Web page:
These milestones will appear as major landmarks on your Facebook timeline, cutting across both sides of the screen.

Boston Marathon

Apr 15, 2013 by Aaron Rubman

Our thoughts go out to everyone at Copley Square and the Boston Marathon.

If you have news that someone is safe, or are still waiting to hear for sure, both Google and the Red Cross have set up information sharing sites:

Both sites are operating under a heavy load, but are providing much needed information.

Tip of the Week: Ask for Objections

Apr 8, 2013 by Aaron Rubman

Are you having a hard time getting past a prospective clients’ objections? Does it feel like you pass one hurdle only to have another thrown in your way? Rather than getting worn down or giving up from running such a slalom, see if you can straighten the course a little.

The next time someone expresses a reservation, ask if they have any other concerns. After all, you can’t formulate a complete response when you don’t even know all the questions.

Once you have the full list, you can recast yourself from adversary to ally as you work with your prospect to help them find ways to overcome their objections. If it seems like some other vendor would help clear a gate on the way to making the sale, suggest them.

You’ll still be clearing the course for your own sale - but you’ll also have demonstrated that the prospects needs come first.

Content Prompt: Turn it Upside Down

Apr 1, 2013 by Aaron Rubman

Looking for something to write this April Fools’ Day?  Try turning your product (or business model) on its head.

For example, if mb/i were in the business of making websites less attractive, we’d probably produce a geocities-izer of our own.

If you can get your audience to scratch their head and wonder if you’re serious - you’ve won!  Just remember to clear up any confusion on April 2.  Better still, schedule a clarification to launch at 12:01 a.m.

Tip of the Week: Draft your positioning statement

Mar 25, 2013 by Aaron Rubman

In January, Dale Riehart wrote a great list of ways to prepare for working with a professional writer. One of his suggestions is that business clients prepare a positioning statement.

Of course, a positioning statement isn’t just important for a professional writer. It’s a valuable tool to have whenever you want to talk about your product or company. Think of it like an elevator pitch for copy - short and to the point. So how do you prepare a positioning statement?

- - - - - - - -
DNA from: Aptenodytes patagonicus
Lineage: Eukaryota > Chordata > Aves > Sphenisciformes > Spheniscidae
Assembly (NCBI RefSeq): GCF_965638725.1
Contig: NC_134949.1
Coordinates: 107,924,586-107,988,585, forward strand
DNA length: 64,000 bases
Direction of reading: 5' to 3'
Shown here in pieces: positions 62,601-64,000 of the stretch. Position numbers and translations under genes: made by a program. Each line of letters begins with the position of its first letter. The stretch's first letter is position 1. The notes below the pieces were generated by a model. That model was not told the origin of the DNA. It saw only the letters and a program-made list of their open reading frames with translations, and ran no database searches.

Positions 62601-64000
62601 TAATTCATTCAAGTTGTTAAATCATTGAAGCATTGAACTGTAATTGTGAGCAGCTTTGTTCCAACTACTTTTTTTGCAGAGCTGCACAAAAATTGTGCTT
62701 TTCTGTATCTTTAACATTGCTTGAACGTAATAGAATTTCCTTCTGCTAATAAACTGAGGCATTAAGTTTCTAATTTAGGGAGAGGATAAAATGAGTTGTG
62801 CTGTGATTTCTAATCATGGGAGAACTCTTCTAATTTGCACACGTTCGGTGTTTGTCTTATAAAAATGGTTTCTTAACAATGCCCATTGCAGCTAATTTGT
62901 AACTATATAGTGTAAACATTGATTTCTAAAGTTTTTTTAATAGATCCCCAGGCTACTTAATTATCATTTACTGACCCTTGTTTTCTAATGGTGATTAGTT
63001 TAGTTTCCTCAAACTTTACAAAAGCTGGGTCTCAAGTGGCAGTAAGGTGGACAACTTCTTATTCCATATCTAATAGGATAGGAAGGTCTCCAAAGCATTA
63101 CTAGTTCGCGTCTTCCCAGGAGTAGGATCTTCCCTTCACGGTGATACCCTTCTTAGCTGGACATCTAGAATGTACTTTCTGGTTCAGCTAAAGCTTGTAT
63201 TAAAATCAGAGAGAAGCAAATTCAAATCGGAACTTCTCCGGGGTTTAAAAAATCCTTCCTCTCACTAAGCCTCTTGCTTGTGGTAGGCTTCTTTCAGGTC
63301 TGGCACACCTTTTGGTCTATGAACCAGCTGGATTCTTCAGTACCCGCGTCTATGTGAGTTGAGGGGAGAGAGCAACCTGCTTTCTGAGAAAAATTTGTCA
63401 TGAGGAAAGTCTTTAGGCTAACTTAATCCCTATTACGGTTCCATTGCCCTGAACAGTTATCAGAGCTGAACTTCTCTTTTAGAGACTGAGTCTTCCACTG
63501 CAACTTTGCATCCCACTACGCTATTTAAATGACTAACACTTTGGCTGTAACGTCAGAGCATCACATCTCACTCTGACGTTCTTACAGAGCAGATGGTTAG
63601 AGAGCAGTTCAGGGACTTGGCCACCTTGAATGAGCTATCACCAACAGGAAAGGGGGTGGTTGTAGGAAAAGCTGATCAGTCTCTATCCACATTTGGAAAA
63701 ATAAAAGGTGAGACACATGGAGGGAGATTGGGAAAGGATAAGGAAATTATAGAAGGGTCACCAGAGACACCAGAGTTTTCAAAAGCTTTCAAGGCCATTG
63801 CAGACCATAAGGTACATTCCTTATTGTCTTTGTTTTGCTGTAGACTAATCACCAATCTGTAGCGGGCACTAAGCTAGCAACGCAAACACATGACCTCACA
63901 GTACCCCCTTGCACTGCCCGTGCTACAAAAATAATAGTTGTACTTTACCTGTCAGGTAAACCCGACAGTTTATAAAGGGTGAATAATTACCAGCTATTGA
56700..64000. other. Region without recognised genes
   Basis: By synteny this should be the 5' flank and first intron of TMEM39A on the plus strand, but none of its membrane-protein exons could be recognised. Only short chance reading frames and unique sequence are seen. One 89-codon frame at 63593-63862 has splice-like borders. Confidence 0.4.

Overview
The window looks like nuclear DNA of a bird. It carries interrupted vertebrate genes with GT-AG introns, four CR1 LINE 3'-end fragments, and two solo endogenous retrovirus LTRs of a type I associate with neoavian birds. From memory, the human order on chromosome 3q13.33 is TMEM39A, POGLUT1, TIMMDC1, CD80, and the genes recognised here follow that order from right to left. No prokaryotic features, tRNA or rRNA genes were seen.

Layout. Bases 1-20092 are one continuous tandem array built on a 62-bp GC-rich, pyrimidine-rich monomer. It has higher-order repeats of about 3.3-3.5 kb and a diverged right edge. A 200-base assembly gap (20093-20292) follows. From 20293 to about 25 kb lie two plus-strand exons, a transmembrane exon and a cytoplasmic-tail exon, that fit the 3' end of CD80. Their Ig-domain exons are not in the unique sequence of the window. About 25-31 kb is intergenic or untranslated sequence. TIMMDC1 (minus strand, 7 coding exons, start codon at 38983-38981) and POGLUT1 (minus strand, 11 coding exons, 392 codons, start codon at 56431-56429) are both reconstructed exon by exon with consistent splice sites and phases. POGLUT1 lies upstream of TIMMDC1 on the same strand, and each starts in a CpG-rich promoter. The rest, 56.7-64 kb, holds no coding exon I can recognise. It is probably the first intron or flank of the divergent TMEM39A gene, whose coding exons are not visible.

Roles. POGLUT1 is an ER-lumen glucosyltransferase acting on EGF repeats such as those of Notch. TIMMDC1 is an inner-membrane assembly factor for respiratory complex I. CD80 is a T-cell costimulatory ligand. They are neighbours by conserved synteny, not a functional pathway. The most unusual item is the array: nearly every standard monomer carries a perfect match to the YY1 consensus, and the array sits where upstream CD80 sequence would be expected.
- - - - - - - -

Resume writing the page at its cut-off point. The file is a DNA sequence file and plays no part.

Dale offers a proven and elegant solution: ad-libs.

Just fill in the blanks appropriately and you’ll have your positioning statement.

For <<target audience>> who need <<unmet need>>, <<product name>> is the <<short product description>> that <<way product meets unmet need>> because <<reason to believe>>.

Did you find that helpful? Try reading Dale’s entire article.

Content Prompt: Why should I believe you?

Mar 18, 2013 by Aaron Rubman

We all know that I have a vested interest in promoting mb/i, that Tim Cook has an interest in promoting Apple, and that you are interested in the success of your own business endeavor.  So when you tell me how much better my life will be with your product, why should I believe you?

Wait!

Hold that thought, because you can’t.  However, independent research, competitive data, and honest testimonials can.  If you’re looking for something to write in your blog, tell me where I can find these things.  And if you’re so inclined, expand upon them.  Your readers will make up their own minds about what they chose to believe, but it never hurts to put the data you’re providing in context.

Tip of the Week: Set an Online Goal

Mar 11, 2013 by Aaron Rubman

How do you measure success?

How about your website’s success?

Drawing a blank? Then maybe it’s time to figure out your website’s “finish line.”  I’d be willing to bet that you had some sort of a goal in mind when you first decided to build a website.  What were you trying to do?

  • Make a sale online
  • Grow your mailing list
  • Initiate contact with potential clients
  • Share critical information with the community
  • Drive business to a brick and mortar location

Each of these suggests a different ‘finish line,’ and if you aren’t watching it you’ll never know how useful your website has been.  No time is better than the present to single out the objective you’re most interested in.  Once you know that, all you need to do is figure out a way to measure it (and mb/i would be more than happy to help).

Welcome to The Gold Mine

The Gold Mine is a blog developed by MB/I to assist site owners with the process of developing and maintaining a website. MB/I is a full-service web development company building websites since 2000.